Assumptions are the termites of relationships.
If you’ve missed any of the series so far, click here for all of the previous parts of this series.
My Chaotic Mind
Allow me to let you a little bit into my world. I am not being boastful to say that I am interested in pretty much anything. I like to know how the world works, and why it has panned out in the environment we live in. For example at this present time I’m reading a book on Information Theory (by James Gleick, an excellent writer making esoteric ideas understood by the few accessible to the many). At the same time I’m spending time listening to a podcast series by Dan Carlin called ‘Hardcore History’, the last of which was on the Mongol Empire. This weekend whilst discussing the importance of marking with a colleague I was able to relate the concept to the work of behavioral economist Dan Airely’s study on motivation in the workplace.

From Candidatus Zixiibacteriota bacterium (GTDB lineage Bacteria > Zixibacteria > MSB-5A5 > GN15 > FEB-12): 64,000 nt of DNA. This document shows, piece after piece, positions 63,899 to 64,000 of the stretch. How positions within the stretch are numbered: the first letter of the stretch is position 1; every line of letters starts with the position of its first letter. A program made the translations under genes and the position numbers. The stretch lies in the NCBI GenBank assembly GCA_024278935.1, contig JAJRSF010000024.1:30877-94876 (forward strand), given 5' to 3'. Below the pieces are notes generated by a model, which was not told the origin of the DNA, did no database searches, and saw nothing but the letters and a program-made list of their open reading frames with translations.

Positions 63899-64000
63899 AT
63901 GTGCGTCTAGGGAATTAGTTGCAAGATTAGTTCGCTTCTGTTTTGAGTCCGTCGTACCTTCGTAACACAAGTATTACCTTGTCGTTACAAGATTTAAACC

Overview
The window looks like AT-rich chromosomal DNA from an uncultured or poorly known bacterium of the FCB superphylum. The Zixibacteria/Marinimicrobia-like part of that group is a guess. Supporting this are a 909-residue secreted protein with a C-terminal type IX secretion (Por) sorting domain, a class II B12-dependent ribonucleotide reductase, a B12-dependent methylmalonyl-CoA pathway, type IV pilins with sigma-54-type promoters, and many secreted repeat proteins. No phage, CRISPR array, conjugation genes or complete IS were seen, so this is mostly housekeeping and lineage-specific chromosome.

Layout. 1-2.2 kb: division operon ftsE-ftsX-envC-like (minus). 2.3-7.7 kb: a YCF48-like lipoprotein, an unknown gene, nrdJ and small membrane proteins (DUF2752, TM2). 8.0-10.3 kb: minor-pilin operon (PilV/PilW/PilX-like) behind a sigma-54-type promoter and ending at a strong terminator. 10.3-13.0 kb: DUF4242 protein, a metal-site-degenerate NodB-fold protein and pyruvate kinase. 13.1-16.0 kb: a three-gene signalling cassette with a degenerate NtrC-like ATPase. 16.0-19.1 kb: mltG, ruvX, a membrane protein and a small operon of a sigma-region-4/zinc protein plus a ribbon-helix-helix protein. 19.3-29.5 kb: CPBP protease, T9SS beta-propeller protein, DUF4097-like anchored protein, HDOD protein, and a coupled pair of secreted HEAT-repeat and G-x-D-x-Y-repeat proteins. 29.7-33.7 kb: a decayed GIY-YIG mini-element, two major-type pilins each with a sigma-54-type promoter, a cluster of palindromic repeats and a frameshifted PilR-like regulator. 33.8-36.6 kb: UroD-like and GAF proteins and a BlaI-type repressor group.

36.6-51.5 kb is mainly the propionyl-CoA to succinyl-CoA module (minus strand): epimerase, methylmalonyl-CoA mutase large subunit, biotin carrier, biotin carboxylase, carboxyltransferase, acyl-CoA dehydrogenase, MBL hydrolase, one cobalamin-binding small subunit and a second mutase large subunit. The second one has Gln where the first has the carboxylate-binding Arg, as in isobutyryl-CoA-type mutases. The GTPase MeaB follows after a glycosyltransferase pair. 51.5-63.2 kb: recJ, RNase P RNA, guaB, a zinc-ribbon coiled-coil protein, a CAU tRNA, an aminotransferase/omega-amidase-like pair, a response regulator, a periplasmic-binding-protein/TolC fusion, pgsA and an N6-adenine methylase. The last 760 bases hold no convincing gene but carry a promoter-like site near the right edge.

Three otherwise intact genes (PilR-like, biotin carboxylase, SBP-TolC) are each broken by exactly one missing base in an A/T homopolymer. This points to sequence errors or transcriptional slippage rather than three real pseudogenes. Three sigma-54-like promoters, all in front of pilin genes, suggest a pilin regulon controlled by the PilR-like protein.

Last night I watched a catch-up of Mastermind, two of topics being Pink Floyd and Theodore Roosevelt in which I either met or beat the contestants’ score (I know little of Deep Space 9 or James Herbert) and the proceeded to lay waste to the general knowledge rounds. My wife begs me to try to get onto a quiz show – particularly The Chase or Tipping Point, because you know, MONEY – but my efforts so far have failed (I guess they don’t like my application).